All about Lamotrigine/Lamictin for non-psychiatrists

are psychiatric medications addictive?
Are Psychiatric Medications addictive?
19 Nov 2014
Show all

All about Lamotrigine/Lamictin for non-psychiatrists

Lamicitin is an antiepileptic which is registered for use for Bipolar Disorder 1- maintenance phase, and Epilepsy. It is commonly used by psychiatrists to treat Treatment-resistant depression, Bipolar Spectrum disorders and mood instability associated with Borderline Personality Disorder. Lamicitin works on voltage sensitive sodium channels and gated sodium and calcium channels / sigma opioid receptors.

What do you need to know about Lamicitin which your patients are taking?

Pros

  • Generally considered to be one the best drug on the market for Bipolar Disorder II, due to its antidepressant and mood stabiliser effect.
  • Weight neutral.
  • One of the safest meds to use during pregnancy.
  • The side effects are much less than the other meds with FDA approval for maintenance treatment of bipolar disorder.
  • Acts as an anti-depressant without risk of inducing mania ( although some patients may be still a bit activated when they start taking it)

Cons

  • Very complicated dosing structure and slow titration upwards average 25mg every 2 weeks) which results in in taking longer to start working properly. (Average dose in depression is about 100mg-200mg and Epilepsy between 200-400mg a day.) The reason for this slow titration is because of the RASH, which occurs more frequently when the dose is escalated too quickly.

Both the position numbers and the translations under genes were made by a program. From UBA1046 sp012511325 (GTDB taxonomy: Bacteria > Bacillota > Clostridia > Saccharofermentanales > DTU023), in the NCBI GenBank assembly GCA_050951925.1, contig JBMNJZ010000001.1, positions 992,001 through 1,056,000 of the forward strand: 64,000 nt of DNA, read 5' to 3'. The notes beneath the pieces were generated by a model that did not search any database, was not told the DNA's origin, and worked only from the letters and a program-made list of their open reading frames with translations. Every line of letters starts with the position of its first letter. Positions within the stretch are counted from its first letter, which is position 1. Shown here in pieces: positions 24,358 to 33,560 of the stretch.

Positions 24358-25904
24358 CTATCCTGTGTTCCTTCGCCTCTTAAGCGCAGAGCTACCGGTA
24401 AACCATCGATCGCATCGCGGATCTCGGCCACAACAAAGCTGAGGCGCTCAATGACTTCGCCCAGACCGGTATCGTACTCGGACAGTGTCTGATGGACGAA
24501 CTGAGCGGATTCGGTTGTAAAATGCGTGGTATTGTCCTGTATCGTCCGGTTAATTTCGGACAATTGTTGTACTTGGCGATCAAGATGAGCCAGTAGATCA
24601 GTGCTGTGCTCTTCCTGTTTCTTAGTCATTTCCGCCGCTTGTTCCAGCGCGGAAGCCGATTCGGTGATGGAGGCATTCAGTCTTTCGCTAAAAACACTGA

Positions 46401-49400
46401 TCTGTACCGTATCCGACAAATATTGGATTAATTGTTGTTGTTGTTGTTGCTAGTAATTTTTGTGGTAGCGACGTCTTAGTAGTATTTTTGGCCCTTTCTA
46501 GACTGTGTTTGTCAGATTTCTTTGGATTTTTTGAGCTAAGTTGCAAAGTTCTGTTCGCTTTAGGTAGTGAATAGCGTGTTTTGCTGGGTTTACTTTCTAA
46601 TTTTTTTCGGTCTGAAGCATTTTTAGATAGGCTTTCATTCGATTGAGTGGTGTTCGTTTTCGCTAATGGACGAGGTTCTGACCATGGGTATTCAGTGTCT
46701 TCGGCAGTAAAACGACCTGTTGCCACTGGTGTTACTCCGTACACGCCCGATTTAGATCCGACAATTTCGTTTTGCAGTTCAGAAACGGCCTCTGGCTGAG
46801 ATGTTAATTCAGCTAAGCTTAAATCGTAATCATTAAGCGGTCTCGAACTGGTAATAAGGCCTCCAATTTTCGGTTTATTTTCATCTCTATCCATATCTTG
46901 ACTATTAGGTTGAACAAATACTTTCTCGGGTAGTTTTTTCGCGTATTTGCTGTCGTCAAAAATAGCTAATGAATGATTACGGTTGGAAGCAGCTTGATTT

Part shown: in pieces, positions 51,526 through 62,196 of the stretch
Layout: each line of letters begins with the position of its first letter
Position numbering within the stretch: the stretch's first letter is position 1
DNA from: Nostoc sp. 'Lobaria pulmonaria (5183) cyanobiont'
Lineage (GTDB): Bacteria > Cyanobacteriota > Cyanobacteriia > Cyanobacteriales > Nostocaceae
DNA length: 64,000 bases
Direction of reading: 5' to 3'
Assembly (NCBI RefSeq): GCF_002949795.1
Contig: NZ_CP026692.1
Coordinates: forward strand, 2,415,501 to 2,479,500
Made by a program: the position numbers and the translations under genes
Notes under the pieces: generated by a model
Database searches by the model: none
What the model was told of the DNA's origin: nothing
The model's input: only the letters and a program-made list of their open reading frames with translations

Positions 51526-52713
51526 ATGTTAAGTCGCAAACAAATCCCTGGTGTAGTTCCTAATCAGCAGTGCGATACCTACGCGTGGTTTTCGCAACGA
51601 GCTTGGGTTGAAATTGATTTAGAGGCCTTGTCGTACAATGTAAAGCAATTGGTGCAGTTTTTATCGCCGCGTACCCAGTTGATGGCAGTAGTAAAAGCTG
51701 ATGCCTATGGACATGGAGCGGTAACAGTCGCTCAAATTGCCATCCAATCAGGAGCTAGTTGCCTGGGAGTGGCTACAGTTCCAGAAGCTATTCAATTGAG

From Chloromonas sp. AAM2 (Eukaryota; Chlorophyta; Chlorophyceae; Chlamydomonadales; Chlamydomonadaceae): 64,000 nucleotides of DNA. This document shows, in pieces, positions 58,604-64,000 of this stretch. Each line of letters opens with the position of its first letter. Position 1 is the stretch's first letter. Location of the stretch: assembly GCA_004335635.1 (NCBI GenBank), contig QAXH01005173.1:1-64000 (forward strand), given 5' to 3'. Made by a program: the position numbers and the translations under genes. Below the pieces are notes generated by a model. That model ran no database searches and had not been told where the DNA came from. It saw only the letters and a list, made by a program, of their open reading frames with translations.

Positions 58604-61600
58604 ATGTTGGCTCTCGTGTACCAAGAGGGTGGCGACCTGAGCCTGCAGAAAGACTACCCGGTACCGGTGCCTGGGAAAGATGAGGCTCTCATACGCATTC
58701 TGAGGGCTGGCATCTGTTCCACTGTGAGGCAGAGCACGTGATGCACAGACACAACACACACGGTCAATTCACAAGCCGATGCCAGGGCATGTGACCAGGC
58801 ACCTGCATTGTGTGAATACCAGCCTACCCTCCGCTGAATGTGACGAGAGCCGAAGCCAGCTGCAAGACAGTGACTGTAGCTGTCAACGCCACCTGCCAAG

• The RASH – The most important side effect to be very aware of is a severe hypersensitivity reaction (Stevens – Johnson syndrome). This can be life threatening. It typically presents with flu-like symptoms and a rash. (Occurs in between 1/1000 and 1/10 000 people). It is most commonly found in the first 8 weeks, but can occur at any time.

What to do if your patient has a rash?

• Tell them to stop the medication immediately and seek medical advice.
• Benign rashes are common – but because of the risk that any rash could be very serious, most doctors would opt to stop the medication.
• A rechallenge of medication may be sometimes possible at a later stage under strict medical guidance.

Other Side Effects

Rash, insomnia, itchy skin, lethargy, photosensitivity, memory and cognitive problems, rashes, and headaches (when start or change dose). Muscle aches. Anxiety/hypomania symptoms. Avoid alcohol – increases toxicity. I